The Boston Red Sox need a first baseman and some power that will stretch past next season. Davis could be that option, but should that mean at all cost?
David Ortiz, the face of the franchise, is retiring after the 2016 season. This platform has already discussed the possibility of adding Chris Davis to the lineup to make up for the power that will be leaving the team. Davis is also a first baseman, which is a gaping wound in the Red Sox infield, and would look a heck of a lot better than Hanley Ramirez, a gaping wound of injuries all his own, who has been designated for the role for now.
Does that mean that Boston should do everything in their power to acquire Davis?
Jason Mastrodonato of The Boston Herald certainly thinks so. In a recent article, Mastrodonato mentions how the Red Sox have the resources to tempt the Baltimore Orioles into a trade, if they believe that Davis will want to sign with another team: “If the Red Sox were to offer a cheap starting pitcher such as Roenis Elias or Joe Kelly, would the O’s be willing to take on some, if not most, of Ramirez’ $66 million remaining salary? For the Red Sox, this would free up funds to go after Davis and add the most potent left-handed hitter in the game.”
Let’s back the proverbial truck up for a second.
True, Han-Ram does look like he needs to be wrapped in Nerf in order to stay away from injuries; however, in 2017, he looks set to replace Ortiz as the designated hitter. Considering the big reason for bringing him in last year was to add his bat, not his defence, you can’t blame Boston for being a little hesitant on giving up on the experiment. Granted that Hanley only hit .249 with 19 home runs and 53 RBIs, and he’s projected to hit .273 with 18 homers and 62 RBIs next season, but those numbers are based on an injury-plagued season.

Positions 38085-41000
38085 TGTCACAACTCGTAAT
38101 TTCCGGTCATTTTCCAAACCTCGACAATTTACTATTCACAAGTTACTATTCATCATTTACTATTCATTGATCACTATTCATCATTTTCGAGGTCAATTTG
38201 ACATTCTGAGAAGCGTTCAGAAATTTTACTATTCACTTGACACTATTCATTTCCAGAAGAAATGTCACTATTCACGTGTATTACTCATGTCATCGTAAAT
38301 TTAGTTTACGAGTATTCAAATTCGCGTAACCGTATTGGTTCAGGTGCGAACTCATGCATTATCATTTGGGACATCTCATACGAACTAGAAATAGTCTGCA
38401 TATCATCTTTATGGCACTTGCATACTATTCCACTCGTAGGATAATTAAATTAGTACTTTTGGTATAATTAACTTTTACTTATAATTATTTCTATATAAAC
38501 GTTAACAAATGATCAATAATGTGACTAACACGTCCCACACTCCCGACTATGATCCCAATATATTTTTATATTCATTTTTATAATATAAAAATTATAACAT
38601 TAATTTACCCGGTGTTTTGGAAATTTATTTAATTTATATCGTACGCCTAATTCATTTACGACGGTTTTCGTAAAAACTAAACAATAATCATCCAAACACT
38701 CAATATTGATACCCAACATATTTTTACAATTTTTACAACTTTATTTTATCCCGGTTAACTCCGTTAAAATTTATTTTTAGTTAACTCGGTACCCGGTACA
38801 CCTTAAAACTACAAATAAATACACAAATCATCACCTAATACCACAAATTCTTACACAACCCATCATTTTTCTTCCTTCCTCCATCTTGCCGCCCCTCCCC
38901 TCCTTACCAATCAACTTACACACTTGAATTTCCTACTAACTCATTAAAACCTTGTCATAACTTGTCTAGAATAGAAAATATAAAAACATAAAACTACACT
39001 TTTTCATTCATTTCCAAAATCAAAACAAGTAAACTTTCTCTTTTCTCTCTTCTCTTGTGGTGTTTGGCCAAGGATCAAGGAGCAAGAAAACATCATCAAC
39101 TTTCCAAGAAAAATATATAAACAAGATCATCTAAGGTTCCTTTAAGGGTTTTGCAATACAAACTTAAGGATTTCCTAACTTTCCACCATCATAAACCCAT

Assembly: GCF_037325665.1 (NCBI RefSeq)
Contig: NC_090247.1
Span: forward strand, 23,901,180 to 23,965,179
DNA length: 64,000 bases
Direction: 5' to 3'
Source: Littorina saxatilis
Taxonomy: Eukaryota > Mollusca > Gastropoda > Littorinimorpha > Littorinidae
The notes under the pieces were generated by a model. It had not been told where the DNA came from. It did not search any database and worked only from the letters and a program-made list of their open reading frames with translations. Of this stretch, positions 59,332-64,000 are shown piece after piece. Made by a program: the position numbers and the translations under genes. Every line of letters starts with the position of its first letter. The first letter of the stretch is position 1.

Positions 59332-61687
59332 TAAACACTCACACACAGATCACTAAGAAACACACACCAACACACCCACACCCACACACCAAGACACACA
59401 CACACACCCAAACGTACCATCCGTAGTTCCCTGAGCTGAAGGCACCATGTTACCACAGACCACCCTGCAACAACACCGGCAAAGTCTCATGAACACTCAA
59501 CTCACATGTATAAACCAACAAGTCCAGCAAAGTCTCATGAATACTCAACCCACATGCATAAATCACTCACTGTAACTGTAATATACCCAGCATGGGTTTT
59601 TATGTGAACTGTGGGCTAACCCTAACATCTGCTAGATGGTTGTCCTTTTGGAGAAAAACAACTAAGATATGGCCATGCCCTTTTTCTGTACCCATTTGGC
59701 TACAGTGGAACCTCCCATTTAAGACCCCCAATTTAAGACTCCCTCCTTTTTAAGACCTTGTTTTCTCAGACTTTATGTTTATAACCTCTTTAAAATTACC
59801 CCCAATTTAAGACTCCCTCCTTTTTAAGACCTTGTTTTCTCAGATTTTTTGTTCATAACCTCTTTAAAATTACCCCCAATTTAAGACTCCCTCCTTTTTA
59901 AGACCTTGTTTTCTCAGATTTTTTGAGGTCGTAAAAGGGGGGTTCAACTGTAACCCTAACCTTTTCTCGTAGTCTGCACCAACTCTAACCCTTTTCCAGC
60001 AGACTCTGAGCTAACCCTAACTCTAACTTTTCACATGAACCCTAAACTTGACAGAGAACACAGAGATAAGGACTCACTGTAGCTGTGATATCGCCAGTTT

When healthy, Ramirez had a hot bat, bashing .293 with 10 homers and 22 RBIs in April. That could be April of 2017 as a designated hitter, a role suited for a player who doesn’t need the wear and tear on his body.
Then there’s Elias and Kelly. Between August and September, Kelly finally found his form that the Red Sox saw in him when they made the John Lackey trade for him and Allen Craig, a few years ago. Kelly went 8-0 in nine starts, striking out 42 batters to only 17 walks. He gave up 17 runs, which equates to 1.89 runs per start and a run for only 33% of his total innings. As far as Elias goes, he was on a weak Seattle Mariners team for two seasons, but he was able to earn 97 strikeouts to only 44 walks in 115.1 innings. With him being left-handed, Elias makes for an intriguing cog in the bullpen machine, which malfunctioned heavily last season. If he shows his potential, Elias would move up the relief ranks ahead of some other lefties who did not exactly dominate.
Does anyone want to give any of that up on the off-chance that Davis may sign with the Red Sox?
If a packaged deal was done with the Orioles, it would be to unload Ramirez’ hefty salary. It’s not like anything significant would be coming back to Boston, considering that money would then be spent on signing Davis. Eduardo A. Encina of The Baltimore Sun reported that Davis still has not agreed to the “seven-year, $150 million offer” that the Orioles made him earlier in the off-season. Per year, that will be a huge chunk of change.
Not that Davis isn’t worth it. Mastrodonato said, “[Davis] has more home runs (159) than any other player since 2012.” However, Mastrodonato also points out the biggest issue: “The risk? He was a nobody before that season, just a prospect with mega power who couldn’t stop striking out. And between hitting 53 homers in 2013 and 47 homers in 2015, he hit just .196 with 26 homers and 176 strikeouts in 2014.”
As much as many of us in Red Sox Nation have had the pitchforks ready to run Ramirez out of town, a scenario of trading Hanley for a possibility that may never occur seems sketchy. It would be one thing for the Red Sox to sign Davis first and then complete a trade, to any team, with Ramirez packing his bags; however, unloading a power bat in the hopes of gaining one, with no guarantees, could compound the problem for Boston if Davis doesn’t sign or if he plays like he did in 2014.
If both deals happen, the risky move could be one of the best decisions that Boston has made in the last few years. The move could also be a nightmare, making fans wonder what might have been if Hanley kept hitting, Kelly kept winning, or Elias kept striking people out.